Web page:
Enlarged application of the leasing principle as applied to public domain, especially a liberal leasing law for the development of the mineral resources of Alaska, particularly its coal lands, and immediate consideration by Congress of the whole subject of water-power development and control, are the most important recommendations contained in the annual report of Secretary of the Interior Fisher. "The great public movement for the conservation of our national resources," says Secretary Fisher, "is not in any way opposed to prompt and wise development of the public domain. The essential thing is to see that under the guise of settlement we do not permit mere exploitation, which in the last analysis retards both settlement and development."

Governor Dix of New York, in outlining his opinion as to what should be done to utilize the waters of the state, which he believes up to this time have been wasted, says the reservoirs in the different watersheds should be built at the expense of the power users, and their bonds for the construction of dams should be guaranteed to the state after such users release to the state all of their title to surplus waters. The bonds the Governor would have run for fifty years, after which the property, the water and the power generated, should be the property of the state and continue so forever. The plan is similar to that under which the subways of New York are being constructed.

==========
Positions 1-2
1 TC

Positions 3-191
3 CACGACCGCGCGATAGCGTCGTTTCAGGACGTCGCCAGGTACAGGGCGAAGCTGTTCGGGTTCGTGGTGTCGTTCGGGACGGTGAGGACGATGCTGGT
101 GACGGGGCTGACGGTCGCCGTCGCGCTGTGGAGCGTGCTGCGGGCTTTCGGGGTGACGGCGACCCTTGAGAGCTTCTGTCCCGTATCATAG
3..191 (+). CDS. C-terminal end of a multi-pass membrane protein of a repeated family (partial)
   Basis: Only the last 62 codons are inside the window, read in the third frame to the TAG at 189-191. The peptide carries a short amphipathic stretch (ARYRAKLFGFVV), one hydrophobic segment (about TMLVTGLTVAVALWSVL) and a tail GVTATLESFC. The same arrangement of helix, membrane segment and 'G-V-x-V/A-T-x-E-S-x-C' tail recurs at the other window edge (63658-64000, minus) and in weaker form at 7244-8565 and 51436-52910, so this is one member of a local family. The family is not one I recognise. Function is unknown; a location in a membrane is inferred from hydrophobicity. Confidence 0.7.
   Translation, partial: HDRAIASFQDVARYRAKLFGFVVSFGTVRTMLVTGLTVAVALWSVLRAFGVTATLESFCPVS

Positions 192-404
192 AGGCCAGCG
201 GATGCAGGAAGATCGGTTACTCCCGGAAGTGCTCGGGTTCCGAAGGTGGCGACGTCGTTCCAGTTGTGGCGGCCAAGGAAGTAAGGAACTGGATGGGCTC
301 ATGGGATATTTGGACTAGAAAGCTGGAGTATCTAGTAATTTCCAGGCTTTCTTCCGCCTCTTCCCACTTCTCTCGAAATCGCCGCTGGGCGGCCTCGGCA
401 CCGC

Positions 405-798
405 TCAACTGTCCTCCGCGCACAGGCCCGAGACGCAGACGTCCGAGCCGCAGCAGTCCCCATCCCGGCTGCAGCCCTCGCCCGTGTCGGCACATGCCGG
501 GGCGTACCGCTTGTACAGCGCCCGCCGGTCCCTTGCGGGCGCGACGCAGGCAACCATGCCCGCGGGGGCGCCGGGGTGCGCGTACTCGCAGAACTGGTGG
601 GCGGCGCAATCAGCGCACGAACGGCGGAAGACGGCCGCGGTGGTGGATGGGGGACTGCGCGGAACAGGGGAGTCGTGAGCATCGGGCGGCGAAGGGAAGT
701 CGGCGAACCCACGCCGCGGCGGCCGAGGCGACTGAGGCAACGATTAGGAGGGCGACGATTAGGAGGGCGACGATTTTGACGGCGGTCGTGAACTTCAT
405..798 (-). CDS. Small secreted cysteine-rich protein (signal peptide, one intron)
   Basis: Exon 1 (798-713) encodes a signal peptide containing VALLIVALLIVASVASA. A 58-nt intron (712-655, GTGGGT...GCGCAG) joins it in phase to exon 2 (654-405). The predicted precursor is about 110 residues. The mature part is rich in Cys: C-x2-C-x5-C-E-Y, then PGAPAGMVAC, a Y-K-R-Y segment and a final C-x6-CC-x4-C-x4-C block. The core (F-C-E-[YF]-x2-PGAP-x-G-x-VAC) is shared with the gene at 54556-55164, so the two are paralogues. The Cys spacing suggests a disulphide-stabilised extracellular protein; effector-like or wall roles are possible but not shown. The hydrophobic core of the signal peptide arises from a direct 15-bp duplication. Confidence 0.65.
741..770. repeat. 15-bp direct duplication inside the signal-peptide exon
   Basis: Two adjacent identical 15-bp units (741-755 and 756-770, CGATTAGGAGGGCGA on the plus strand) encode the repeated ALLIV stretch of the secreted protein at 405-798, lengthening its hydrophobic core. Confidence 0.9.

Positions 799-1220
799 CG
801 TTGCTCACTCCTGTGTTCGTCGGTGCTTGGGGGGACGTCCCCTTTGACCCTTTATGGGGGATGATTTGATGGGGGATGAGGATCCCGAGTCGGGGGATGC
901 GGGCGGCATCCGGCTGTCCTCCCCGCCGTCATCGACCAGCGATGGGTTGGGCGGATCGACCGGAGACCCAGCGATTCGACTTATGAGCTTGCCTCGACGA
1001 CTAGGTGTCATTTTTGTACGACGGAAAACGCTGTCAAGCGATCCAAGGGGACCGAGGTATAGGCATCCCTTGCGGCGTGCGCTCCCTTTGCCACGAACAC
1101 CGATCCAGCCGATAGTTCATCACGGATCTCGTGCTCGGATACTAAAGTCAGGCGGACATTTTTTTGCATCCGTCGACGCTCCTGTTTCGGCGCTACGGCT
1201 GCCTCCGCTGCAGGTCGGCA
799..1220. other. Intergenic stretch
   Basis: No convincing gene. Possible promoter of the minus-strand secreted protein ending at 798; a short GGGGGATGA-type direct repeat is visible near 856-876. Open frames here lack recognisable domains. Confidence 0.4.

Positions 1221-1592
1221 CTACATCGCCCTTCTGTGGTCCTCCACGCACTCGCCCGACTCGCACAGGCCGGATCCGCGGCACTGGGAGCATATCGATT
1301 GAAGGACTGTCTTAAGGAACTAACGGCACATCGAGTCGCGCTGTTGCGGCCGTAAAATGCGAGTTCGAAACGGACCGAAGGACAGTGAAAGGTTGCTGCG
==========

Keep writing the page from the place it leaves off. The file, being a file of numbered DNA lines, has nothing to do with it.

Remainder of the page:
A nation-wide investigation of the food supply of the United States, with special reference to the increased cost of living, has been inaugurated under the personal supervision of Commissioner of Labor Charles P. Neill. This inquiry, ordered by Secretary of Commerce and Labor Nagel, will be the most comprehensive ever undertaken in this or any other country, and will last for several months. Experts will be sent over the country to visit fields, factories, and stores. Each important article of food will be traced from its beginning to the door of the consumer, and then the department statisticians will prepare a report for the government and the public.

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January 20, 1912

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